Old pier awaits a new roof

PUBLISHED : Friday, 09 May, 2008, 12:00am
UPDATED : Friday, 09 May, 2008, 12:00am

A temporary storage shed will be built to protect dismantled parts of Queen's Pier, which are now stored on Lantau Island, government officials said during a visit to the storage area yesterday.

The Development Bureau opened the explosives depot on Lantau Island to the media for the first time yesterday to show the public the condition of the dissected pier.

The parts are being stored at the designated coastal site because it allows the berthing of large vessels. The pier's plaques and structural and non-structural parts have been placed separately in three areas within the depot.

The plaques, stored in a fire station of the depot, have been carefully packed in wooden boxes with plastic protection. Other non-structural parts made of steel, such as bollards and handrails, are kept in a humidity-controlled storage area.

The 500-tonne roof of the pier, which is the size of three basketball courts, was cut into six parts last year and has been put on an open wharf.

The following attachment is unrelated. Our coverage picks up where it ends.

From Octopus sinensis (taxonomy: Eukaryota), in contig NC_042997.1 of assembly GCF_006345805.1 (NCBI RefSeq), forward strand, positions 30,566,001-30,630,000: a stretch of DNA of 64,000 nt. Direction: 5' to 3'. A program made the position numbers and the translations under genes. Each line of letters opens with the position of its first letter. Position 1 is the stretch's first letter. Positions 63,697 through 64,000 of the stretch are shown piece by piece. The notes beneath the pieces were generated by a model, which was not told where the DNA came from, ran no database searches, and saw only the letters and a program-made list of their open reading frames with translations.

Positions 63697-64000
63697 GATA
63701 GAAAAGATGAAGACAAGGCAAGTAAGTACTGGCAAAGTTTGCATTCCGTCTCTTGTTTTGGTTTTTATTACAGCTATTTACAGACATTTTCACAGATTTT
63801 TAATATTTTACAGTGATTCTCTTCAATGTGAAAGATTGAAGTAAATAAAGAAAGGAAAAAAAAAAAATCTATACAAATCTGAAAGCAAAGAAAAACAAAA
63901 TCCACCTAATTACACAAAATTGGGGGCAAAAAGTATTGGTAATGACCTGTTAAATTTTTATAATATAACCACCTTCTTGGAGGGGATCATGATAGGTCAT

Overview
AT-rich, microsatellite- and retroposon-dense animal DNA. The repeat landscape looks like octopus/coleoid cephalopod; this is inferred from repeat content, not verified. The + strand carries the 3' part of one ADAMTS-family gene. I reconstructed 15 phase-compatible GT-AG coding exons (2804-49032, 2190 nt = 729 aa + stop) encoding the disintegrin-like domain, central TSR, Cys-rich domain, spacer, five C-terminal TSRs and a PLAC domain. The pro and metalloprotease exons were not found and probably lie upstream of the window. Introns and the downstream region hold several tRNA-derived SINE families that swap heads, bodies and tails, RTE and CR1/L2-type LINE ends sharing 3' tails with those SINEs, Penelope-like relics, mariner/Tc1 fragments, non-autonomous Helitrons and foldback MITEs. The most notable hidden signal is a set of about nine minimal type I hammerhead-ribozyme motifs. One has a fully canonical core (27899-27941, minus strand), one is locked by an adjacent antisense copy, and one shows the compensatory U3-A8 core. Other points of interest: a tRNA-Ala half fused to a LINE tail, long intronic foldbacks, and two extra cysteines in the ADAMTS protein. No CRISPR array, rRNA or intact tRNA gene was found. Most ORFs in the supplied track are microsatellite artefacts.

Eric Fung Kin-sang, an engineer from the Civil Engineering and Development Department, said a temporary storage shed was expected to be completed next month to protect the pier's roof from being damaged by the sun and rain.

To ensure safety, visitors to the site are not allowed to carry electrical appliances to prevent the risk of accidental explosions.

However, Mr Fung stressed that the pier, part of the 'collective memory' of Hongkongers, would not be at risk from explosive materials at the site, as these were stored separately. The explosives were used for public works and fireworks.

The 54-year-old pier is expected to be reassembled in 2011 or 2012, depending on where it is decided to relocate it.

The pier could be restored earlier if it is relocated to the harbourside to resume its marine function. In this case, three of the pier's five original staircases for boarding would be restored.

Since the pier would be embraced by Central Pier No 9 and No 10, two staircases on both sides of the pier would have to be discarded.

On the other hand, the pier would only be restored in 2012 if it is reassembled at its original location outside City Hall. All five staircases would be abandoned because the pier - which was demolished last year to make way for the Central-Wan Chai bypass - would no longer be at the harbour, Mr Fung said.